I’ve been through loads of changes like this before. I’m moved to new cities, left jobs, left relationships, started companies, closed companies, dealt with the loss of loved ones, and had great fluctuations in my income over the years. And let’s not forget my apartment building fire, the bullet through my lobby a few months ago, and that small matter of my airplane being hit by lightning in mid-flight causing an emergency landing just before the wing fell off on the tarmac. Life’s a real kick in the pants sometimes.

The difference for me right now is that I’m so unwilling to compromise when it comes to how I spend my time. The only thing I seem to have any appetite for now is building a better world. We are facing so many challenges that I want to be a part of solving, and there are brief moments when that becomes overwhelming. Last night was one of those times.

And then J.K. Rowling flew into my inbox, like fairy godmothers often do. Her advice? “Stopping worry about paying the rent. Concentrate on your public speaking phobia.” Doing heartfelt work often requires us to take our fear and put it over there so that we can get back to what we need to do. Cry it out. Dance it out. Yell it out. Write it out. Hell, eat a donut if need be. Do whatever you have to do to exercise the fear. Then, get on with it. The world needs you.

In the pause: You can do this, whatever this is

“Never let someone who has done nothing tell you how to do anything.” ~Al Pacino

If I learned anything from my childhood, it’s this: when the Godfather gives you advice, take it. What you’re trying to do right now is difficult. You’re trying to do something new. Something that matters. Something that has an impact. My friend, Sheldon, once recommended a book to me called The Hard Thing About Hard Things. Hard things don’t have easy answers. To get them done, you have to persist in the face of adversity. You have to believe more in yourself than anyone else does. You have to vault yourself over the endless flow of hurdles being thrown in your way. Be an artful, graceful dodger. Work like hell for what fires you up. The naysayers and doubters are everywhere.Live out loud. Dream out loud. So loud that you drown them out. Take what they say and let their words and doubts make you stronger, more resilient, and more determined.  Watch yourself rise. And take others with you. The world needs you.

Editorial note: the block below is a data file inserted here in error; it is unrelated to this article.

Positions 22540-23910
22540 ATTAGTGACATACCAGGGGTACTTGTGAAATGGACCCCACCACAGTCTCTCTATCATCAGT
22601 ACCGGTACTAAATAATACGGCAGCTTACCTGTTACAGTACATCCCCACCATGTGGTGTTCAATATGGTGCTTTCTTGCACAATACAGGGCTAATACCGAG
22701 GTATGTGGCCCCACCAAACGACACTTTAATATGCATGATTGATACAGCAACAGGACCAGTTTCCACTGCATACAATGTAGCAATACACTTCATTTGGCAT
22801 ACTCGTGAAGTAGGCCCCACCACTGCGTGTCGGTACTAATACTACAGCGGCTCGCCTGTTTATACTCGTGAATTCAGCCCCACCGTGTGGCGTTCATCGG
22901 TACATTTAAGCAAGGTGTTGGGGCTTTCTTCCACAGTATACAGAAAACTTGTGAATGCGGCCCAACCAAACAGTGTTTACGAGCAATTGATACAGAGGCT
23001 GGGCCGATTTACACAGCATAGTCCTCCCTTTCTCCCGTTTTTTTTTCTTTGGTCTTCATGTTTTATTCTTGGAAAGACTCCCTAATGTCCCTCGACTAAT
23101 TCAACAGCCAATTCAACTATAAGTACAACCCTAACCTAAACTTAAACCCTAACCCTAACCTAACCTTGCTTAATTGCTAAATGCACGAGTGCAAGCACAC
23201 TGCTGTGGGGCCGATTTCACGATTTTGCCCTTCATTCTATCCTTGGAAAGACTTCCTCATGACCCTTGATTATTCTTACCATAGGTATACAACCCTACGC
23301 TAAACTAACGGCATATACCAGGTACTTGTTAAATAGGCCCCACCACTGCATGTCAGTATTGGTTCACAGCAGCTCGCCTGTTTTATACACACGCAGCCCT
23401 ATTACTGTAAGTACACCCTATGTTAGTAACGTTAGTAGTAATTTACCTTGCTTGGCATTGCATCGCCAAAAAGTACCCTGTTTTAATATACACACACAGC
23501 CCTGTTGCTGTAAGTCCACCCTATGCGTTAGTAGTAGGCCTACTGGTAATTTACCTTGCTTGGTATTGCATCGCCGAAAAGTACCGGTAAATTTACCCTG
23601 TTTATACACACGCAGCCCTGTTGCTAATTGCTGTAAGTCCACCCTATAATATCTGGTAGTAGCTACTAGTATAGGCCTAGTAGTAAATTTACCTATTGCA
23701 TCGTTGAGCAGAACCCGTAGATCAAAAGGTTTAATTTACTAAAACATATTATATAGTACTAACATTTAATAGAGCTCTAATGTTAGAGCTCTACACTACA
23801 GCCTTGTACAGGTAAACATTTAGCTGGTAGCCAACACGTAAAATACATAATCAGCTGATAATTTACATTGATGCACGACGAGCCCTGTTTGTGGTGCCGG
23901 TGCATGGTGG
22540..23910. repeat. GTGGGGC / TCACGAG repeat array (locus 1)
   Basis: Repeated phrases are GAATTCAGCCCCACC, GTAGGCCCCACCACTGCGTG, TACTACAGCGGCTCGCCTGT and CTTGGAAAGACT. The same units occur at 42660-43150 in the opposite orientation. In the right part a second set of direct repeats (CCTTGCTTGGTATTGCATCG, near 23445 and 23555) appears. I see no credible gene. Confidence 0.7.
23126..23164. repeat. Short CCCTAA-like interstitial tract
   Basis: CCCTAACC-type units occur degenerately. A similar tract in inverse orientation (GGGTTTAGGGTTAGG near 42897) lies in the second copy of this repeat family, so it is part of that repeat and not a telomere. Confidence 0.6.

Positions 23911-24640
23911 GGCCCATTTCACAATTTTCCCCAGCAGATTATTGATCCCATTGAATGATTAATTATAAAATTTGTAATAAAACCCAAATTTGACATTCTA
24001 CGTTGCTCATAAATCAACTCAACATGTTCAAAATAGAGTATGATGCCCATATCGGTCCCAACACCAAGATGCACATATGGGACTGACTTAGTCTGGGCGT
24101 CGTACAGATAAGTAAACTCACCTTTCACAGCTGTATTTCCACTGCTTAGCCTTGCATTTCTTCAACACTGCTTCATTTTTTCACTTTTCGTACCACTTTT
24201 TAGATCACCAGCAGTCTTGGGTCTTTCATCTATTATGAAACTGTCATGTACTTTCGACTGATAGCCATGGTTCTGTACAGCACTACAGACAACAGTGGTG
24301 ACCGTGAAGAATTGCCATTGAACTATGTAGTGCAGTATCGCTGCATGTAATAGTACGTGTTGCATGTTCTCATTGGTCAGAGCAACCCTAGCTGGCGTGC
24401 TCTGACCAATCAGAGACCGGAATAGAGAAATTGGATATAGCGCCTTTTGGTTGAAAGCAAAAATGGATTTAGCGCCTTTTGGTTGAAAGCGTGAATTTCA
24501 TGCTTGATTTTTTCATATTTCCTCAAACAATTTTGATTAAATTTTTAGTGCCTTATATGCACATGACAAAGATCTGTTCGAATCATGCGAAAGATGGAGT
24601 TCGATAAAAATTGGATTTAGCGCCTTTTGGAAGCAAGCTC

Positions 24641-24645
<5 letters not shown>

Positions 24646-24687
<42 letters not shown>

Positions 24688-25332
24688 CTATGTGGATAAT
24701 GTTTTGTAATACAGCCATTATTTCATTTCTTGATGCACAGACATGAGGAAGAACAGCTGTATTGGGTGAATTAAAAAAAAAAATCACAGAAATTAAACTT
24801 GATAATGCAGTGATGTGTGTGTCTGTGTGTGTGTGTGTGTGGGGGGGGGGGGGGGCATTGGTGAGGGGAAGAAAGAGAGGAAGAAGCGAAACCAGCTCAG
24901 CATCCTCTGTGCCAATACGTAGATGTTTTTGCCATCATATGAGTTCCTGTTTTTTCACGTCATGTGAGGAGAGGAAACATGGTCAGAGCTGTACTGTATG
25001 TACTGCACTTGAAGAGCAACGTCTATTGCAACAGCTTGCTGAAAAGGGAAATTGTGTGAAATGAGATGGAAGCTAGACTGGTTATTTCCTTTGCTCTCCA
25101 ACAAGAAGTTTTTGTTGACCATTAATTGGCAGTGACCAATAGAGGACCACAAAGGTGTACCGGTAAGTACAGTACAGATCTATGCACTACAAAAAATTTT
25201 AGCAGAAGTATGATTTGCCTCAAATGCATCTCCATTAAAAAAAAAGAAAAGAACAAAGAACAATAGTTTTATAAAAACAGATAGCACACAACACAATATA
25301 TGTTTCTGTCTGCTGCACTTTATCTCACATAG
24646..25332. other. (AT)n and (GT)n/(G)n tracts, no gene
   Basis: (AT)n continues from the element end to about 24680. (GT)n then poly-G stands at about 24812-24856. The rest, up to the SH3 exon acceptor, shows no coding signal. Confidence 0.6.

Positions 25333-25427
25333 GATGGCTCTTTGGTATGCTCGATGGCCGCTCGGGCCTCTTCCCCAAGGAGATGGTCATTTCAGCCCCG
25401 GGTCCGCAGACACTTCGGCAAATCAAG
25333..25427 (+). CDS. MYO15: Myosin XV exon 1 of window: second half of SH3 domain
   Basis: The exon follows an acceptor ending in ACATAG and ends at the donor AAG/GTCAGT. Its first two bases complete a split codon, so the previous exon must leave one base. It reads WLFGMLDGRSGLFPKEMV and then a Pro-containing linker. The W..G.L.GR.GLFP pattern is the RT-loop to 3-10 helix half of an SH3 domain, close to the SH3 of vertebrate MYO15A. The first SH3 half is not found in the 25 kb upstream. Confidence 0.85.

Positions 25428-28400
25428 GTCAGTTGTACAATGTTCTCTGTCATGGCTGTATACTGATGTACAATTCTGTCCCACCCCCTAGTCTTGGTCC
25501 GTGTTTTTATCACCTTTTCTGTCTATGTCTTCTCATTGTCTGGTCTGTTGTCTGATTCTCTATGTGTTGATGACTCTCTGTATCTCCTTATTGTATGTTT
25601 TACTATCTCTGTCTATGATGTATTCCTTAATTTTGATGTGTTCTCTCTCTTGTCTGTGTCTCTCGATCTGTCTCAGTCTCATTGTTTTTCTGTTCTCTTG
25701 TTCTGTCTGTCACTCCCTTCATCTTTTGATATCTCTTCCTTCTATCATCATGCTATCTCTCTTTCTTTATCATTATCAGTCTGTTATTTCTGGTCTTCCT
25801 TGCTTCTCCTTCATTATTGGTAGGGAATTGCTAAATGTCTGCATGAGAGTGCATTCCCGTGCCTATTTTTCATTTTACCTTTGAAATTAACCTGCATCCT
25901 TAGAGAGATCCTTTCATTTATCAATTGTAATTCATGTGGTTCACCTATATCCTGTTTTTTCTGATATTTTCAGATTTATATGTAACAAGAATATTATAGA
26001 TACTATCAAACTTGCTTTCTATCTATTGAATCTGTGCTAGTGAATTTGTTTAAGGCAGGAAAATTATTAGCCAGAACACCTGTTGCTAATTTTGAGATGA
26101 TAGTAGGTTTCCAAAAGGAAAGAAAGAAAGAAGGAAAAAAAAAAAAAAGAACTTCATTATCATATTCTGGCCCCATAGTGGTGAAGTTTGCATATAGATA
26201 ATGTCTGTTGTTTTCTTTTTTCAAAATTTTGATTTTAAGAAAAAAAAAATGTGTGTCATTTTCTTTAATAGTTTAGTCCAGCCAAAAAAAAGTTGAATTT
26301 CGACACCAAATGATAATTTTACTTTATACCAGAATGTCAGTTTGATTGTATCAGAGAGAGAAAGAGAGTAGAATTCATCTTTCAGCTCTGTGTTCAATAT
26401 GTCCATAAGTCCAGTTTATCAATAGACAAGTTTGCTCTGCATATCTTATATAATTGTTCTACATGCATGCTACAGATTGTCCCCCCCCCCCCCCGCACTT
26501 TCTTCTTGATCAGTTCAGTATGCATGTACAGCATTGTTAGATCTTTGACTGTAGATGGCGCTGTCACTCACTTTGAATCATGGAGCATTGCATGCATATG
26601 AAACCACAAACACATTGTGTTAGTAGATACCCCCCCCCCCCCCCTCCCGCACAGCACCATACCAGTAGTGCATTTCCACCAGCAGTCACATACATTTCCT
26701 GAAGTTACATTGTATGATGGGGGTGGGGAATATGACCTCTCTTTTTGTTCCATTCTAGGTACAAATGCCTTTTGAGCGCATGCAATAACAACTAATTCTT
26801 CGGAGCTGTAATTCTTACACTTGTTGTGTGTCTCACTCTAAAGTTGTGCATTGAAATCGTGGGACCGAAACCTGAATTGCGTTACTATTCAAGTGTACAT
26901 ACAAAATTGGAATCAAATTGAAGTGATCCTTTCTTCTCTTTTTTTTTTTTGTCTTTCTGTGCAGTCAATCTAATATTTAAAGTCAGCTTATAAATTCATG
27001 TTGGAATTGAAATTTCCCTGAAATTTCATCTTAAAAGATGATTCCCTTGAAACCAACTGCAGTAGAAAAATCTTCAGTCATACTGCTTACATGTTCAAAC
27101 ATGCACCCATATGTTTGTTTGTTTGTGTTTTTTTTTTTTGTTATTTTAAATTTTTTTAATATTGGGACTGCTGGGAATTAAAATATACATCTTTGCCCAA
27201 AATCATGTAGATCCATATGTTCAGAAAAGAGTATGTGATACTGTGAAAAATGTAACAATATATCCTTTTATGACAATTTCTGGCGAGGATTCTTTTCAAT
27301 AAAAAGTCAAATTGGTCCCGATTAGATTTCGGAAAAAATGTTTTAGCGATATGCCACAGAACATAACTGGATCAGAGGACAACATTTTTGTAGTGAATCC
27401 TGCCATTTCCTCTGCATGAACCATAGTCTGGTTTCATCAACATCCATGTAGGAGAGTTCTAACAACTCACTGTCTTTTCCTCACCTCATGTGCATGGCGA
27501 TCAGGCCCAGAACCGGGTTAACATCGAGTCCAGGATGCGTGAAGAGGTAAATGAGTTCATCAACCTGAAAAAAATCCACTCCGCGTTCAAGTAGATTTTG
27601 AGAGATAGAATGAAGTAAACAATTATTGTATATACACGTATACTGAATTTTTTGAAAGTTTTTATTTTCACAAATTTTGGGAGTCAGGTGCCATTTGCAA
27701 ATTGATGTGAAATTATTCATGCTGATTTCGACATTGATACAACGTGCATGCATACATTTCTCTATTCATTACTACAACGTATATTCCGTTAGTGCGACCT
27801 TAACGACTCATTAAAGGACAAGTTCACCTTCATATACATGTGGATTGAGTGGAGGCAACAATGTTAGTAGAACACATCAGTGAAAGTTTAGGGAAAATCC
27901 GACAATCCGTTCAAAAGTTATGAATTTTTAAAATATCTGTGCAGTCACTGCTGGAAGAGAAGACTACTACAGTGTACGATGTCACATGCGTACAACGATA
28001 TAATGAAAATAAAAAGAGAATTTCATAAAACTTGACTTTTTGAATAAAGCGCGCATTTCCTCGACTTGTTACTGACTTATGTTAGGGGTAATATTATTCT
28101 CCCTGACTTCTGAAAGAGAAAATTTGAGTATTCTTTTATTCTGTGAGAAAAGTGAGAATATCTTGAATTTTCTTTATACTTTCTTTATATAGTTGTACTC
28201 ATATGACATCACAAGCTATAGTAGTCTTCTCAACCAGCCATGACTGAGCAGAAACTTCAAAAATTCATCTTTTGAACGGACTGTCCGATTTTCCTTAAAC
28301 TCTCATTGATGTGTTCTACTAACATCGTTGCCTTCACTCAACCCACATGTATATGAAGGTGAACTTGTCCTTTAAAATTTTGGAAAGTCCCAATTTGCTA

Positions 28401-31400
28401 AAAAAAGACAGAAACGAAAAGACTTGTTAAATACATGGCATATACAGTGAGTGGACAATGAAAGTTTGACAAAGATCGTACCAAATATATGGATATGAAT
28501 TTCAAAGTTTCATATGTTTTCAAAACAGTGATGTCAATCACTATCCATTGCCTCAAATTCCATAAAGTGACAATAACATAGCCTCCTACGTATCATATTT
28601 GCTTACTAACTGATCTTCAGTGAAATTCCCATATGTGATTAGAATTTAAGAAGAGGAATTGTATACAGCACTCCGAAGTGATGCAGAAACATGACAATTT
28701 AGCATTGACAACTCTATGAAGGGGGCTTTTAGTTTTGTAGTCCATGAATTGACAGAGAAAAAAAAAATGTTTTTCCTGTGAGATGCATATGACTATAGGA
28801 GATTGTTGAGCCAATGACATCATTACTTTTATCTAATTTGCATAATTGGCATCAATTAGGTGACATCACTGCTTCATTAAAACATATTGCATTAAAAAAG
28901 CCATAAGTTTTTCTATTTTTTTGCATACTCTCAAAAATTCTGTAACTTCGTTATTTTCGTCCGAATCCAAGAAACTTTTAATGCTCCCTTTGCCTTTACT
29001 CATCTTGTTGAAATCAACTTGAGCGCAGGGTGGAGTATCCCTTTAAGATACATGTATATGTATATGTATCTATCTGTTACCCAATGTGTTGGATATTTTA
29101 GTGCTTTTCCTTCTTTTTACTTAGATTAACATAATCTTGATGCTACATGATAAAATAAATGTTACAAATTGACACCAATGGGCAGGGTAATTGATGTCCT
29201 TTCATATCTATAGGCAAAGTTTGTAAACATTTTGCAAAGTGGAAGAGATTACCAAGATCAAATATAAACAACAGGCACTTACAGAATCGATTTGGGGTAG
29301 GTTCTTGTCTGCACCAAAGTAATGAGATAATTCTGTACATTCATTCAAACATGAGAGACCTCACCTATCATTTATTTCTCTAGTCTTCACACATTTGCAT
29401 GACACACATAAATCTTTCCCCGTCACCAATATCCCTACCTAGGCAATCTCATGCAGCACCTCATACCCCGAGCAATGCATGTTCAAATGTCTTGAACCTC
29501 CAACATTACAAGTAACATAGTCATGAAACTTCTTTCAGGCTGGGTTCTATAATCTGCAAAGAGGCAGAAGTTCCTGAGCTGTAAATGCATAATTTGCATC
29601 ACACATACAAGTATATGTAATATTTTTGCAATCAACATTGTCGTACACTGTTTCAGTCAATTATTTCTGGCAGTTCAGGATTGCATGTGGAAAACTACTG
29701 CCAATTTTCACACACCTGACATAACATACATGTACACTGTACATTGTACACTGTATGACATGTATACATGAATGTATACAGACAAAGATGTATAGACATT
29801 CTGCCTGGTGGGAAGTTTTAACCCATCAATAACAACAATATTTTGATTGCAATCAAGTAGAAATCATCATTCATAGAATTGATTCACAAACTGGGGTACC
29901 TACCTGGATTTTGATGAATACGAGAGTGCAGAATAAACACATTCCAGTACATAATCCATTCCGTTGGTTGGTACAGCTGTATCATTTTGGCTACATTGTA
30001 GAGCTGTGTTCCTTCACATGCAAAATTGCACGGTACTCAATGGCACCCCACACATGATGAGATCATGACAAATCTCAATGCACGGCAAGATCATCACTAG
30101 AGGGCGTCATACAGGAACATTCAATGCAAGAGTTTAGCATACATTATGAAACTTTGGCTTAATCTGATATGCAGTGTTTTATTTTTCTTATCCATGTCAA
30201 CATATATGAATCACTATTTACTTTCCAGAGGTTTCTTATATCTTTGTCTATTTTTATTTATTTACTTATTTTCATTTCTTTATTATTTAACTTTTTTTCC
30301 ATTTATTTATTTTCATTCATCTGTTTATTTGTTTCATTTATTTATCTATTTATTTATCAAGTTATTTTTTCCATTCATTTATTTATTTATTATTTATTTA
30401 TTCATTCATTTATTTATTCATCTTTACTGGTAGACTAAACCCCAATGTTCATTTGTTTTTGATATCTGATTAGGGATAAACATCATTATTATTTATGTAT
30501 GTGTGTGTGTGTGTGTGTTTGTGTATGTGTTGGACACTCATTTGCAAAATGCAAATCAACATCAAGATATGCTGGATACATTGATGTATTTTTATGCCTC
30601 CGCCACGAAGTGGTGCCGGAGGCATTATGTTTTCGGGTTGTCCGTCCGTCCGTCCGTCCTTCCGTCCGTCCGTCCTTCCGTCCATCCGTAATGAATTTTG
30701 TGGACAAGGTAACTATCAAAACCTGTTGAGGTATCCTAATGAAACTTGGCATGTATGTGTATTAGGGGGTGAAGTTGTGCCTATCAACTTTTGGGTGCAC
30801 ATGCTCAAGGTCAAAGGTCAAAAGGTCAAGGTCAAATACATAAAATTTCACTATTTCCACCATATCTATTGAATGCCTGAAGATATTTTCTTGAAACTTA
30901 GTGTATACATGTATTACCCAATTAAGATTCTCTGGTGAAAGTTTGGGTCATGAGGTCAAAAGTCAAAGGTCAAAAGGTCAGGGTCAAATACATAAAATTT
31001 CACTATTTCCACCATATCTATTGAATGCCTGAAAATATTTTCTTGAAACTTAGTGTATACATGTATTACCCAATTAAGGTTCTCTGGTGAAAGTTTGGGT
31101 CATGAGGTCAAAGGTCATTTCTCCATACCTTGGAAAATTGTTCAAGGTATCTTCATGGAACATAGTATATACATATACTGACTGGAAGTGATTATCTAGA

In the pause: Stand for something—a lesson from Hamilton

“If you stand for nothing, Burr, what’ll you fall for?” – lyric from the song “Aaron Burr, Sir” from Hamilton the Musical

In our country, we are seeing leading and misleading. Comments on social media, with no substantiation or proof, are believed simply because of who’s saying them. Opinion is too quickly becoming fact. It’s important to know what we stand for, not who we align with or how we label ourselves, but what we stand for individually when everything else falls away.

I’ve often talked about being on Team Human, meaning respecting, defending, and advocating for the rights of all people to be free to live a life that suits them best so long as they don’t inhibit anyone else from doing the same.

I believe that health, happiness, and the prospect of success should we attainable for all people everywhere. They’re not luxuries or decided by luck of the draw; they are human rights.

That’s what I stand for. It’s the lens by which I judge everything. It’s the motivation that causes me to act, stand up, and speak out. And it means I don’t fall for anyone or anything that violates that belief, regardless of who may be advocating for it.

In the pause: Developing your gifts is mandatory

“People don’t develop their gifts because they want to, but because they have to.”

That’s how a conversation with Brian started recently. We were talking about the idea of using painful and upsetting experiences to become better people. I told him that I wished it didn’t take a burning platform to evolve and he explained that so often that burning platform is the spark we need to take action and grow. In other words, “if you’re going through hell, keep going.” (Hat tip to Winston Churchill.) So if you’re going through something that’s difficult right now, there is an enormous and shiny silver lining: once you’re through it (and I promise you if we just keep going, we do get through all of our difficult times), you will emerge as someone who is braver, stronger, and better than you were before. Your gifts will get you there. It may not be fun, but it will be worth it because once you have your gifts, you have them forever.